The following New Year reflection is supplied by the Revd. Dr. Elizabeth Koepping, Honorary Fellow at the School of Divinity at the University of Edinburgh and semi-retired priest in the Diocese of Oxford. The text of her open letter to the Church Times in December 2018 is provided at the base of her blog. Dr Koepping is currently writing a book on husband-wife violence in the international church as a theological and pastoral scandal. Church hierarchies of every brand, seminaries and in-service training need to attend to this ‘violence and domestic abuse within the churches’ as a matter of urgency.
“Natalie Collins rightly notes that an abused clergy spouse has no pastor, but nor, from my own multi-country research among Christians, do abused female parishioners of an abusing pastor, such women being adept at ‘smelling out’ and avoiding such church-supported sinners.
From Kenya comes the comment: ‘You can’t go to a pastor who beats his wife to complain about your own: even if he seems nice, you know he is a liar because you’ve heard her scream’, and from Korea: ‘If a pastor hits his wife then gives a sermon to young people on proper behaviour between the sexes, he is a hypocrite, and they will not follow what he says’. Among England-based Church Times readers will be vicars who systematically abuse their wives with the knowledge of at least some in the parish; Bishops who are fully aware of abusing clergy in their charge yet chose to call it ‘an anger management problem’ or blame Common Tenure or Freehold for their colluding cowardice; and parishioners represented by a priest whose prayers (1 Peter 3:7) God does not hear. “
There may be female clergy who beat up their husbands but for the sake of argument, let’s say in my Church Times letter cited above, I was referring to abusive male clergy. Should a female vicar slap, bash, thump, punch or kick a husband, I suspect such ‘unfeminine’ behaviour would be quickly squashed by church authorities, in the same way that, to my current knowledge, adultery or an extra-marital affair undertaken by female clergy is treated more harshly by various bishops in the Anglican Communion, as in other churches. Nice vicar-ladies don’t do violence, but decent vicar-men apparently can. And there’s me thinking we worship God in Trinity and not our culture!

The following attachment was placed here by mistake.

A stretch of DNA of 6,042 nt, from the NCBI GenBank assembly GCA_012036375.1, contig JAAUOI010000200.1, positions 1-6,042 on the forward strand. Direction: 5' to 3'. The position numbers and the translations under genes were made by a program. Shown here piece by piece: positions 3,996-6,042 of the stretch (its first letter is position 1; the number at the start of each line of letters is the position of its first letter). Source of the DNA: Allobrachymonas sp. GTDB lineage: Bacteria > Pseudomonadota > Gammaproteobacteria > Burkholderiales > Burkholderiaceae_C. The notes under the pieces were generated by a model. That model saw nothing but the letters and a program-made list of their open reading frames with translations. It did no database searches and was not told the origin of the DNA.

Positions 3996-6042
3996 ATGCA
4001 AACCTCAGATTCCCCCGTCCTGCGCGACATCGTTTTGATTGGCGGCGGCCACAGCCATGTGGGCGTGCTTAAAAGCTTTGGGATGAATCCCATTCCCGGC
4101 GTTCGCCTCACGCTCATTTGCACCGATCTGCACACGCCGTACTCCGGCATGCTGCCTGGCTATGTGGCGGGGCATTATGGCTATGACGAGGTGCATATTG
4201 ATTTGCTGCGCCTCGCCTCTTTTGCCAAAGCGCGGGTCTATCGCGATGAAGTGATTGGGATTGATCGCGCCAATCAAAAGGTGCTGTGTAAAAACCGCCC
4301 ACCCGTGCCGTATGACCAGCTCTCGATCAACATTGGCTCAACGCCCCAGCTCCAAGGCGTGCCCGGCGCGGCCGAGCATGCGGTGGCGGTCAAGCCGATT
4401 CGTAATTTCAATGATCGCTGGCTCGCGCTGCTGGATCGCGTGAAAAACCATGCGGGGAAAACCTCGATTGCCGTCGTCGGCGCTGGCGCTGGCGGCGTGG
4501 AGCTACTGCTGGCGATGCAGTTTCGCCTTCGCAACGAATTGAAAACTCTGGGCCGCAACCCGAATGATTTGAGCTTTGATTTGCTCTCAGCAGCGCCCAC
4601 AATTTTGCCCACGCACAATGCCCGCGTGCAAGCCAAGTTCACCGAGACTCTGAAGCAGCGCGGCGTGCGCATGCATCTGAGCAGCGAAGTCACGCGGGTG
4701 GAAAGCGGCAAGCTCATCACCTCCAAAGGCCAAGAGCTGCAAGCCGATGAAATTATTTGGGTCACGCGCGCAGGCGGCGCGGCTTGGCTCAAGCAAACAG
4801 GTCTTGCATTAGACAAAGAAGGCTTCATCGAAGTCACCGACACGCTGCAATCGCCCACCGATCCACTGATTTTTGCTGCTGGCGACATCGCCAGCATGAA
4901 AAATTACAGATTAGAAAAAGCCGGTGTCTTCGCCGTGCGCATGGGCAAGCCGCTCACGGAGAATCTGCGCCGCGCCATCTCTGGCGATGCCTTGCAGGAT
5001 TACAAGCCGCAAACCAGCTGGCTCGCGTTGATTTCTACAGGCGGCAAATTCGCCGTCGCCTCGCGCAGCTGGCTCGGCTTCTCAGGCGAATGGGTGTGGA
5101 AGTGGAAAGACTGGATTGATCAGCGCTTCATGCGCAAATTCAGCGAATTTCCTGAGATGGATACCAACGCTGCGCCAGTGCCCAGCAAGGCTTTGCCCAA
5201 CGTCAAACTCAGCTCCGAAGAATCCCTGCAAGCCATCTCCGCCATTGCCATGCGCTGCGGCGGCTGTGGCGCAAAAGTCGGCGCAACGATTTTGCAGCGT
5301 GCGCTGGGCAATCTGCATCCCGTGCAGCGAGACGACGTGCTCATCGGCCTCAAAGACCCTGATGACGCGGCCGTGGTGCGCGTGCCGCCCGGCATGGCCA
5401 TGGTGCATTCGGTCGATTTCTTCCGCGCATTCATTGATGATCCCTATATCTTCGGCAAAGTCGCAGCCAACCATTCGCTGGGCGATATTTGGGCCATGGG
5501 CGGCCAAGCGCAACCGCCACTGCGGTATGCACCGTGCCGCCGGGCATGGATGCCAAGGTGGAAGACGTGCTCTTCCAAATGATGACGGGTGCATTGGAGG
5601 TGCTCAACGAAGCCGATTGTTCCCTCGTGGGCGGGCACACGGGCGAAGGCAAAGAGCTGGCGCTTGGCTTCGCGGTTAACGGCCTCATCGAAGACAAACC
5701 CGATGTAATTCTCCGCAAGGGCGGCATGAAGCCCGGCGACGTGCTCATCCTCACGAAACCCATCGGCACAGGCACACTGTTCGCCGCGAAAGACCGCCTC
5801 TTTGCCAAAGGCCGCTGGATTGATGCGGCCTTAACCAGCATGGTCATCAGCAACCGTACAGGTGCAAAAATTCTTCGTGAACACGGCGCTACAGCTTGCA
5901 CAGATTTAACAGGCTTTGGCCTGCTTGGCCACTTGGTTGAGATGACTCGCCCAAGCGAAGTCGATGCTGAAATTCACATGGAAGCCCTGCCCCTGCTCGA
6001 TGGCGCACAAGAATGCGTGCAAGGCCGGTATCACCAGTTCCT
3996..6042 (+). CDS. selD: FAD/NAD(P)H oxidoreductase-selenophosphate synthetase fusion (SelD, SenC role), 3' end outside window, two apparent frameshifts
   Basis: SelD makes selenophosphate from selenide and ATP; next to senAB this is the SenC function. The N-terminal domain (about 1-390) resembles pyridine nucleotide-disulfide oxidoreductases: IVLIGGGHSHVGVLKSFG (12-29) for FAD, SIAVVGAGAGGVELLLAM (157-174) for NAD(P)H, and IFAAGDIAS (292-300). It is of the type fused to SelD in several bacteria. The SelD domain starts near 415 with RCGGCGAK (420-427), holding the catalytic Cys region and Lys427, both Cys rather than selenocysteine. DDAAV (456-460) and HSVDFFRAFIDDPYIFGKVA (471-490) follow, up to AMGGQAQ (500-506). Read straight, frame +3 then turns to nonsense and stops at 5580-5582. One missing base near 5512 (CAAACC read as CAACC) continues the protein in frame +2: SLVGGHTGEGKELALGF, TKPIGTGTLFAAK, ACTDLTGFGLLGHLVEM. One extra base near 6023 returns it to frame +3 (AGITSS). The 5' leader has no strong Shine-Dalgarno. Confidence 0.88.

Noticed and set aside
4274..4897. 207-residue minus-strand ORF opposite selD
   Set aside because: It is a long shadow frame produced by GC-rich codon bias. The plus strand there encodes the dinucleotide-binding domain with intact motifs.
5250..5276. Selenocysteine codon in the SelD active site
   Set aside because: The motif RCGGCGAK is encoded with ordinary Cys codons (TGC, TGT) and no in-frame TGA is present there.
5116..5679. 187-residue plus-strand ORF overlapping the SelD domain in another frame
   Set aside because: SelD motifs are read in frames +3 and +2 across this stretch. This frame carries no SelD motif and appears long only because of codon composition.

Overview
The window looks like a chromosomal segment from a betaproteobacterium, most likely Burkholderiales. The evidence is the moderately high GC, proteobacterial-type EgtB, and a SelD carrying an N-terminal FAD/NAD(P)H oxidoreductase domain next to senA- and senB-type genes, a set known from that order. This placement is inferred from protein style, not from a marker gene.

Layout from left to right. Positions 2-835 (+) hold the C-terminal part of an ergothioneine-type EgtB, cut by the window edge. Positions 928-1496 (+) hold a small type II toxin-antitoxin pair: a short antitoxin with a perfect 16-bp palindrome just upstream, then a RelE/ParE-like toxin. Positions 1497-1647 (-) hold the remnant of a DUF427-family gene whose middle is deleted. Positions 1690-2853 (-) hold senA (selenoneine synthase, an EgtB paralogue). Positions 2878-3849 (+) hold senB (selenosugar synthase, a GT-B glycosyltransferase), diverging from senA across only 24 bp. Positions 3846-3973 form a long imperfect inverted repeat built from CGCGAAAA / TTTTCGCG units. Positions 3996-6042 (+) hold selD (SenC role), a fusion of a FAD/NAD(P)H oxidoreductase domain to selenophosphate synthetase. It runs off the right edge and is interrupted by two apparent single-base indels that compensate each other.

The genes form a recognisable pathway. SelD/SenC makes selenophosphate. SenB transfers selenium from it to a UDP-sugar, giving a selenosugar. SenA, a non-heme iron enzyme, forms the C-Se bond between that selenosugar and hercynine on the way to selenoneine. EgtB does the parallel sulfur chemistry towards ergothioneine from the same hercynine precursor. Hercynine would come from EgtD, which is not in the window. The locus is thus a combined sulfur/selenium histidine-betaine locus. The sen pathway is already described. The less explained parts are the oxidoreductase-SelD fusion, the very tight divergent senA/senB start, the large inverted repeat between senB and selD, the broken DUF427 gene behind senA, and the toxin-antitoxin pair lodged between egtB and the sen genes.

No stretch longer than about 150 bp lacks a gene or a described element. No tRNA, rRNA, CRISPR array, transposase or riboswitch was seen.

I’m currently writing a book on husband-wife violence in Christian contexts, drawing on my own research in fifteen countries supplemented by other material. I’m especially interested in clergy violence against their wives not because abused clergy wives are any more precious than any another wife, but on pastoral and theological grounds. The overall effect on the congregation led by an abuser can be catastrophic. And what about the Bishop or Superintendent under whom the abusing guy works: do they not feel ashamed at supporting the blasphemy of a man elevating the host at the Eucharist with hands last used to beat his wife?
Here are some quotes from my book to give you pause:
It’s all right if the priest hits his wife inside the hut, but he shouldn’t do it in the open (Ordinand, South Sudan, 2011- opposed by his peers)
‘Divorce isn’t allowed to Pentecostal pastors, but if they kill their wife and pretend it was suicide, they can marry again’ (comment from Pentecostal pastor in Bangalore, 2011)
‘The five Elders gave the pastor permission to hit his wife for shaming him by saying she had no food to serve when they all arrived unexpectedly (Kenya, 2013.)
‘If the pastor or elder is an abuser, even if what he offers people is good people will not hear it because it is tainted by their knowledge of his abusing (Trinidad male elder, 2011)
‘I stayed with my abusive pastor husband because the Bishop said it was shameful for the church if I left: but after 14 years I’d had enough! (West Indies, 2011)
‘A new curate rang her Bishop to say her Vicar hit his wife. The following Sunday, the Vicar announced, ‘It’s been good having X, but this is her last Sunday’. (England, 2009)
‘My husband constantly reminded me it was my wifely duty to obey his every command. As parish priest he was protected by the church: I was shunned’ (Australia 2018)
After hitting his wife, who retreated to the bathroom, he [an elder] would stand outside loudly reading passages from the Bible on wifely obedience (Germany, 1980s)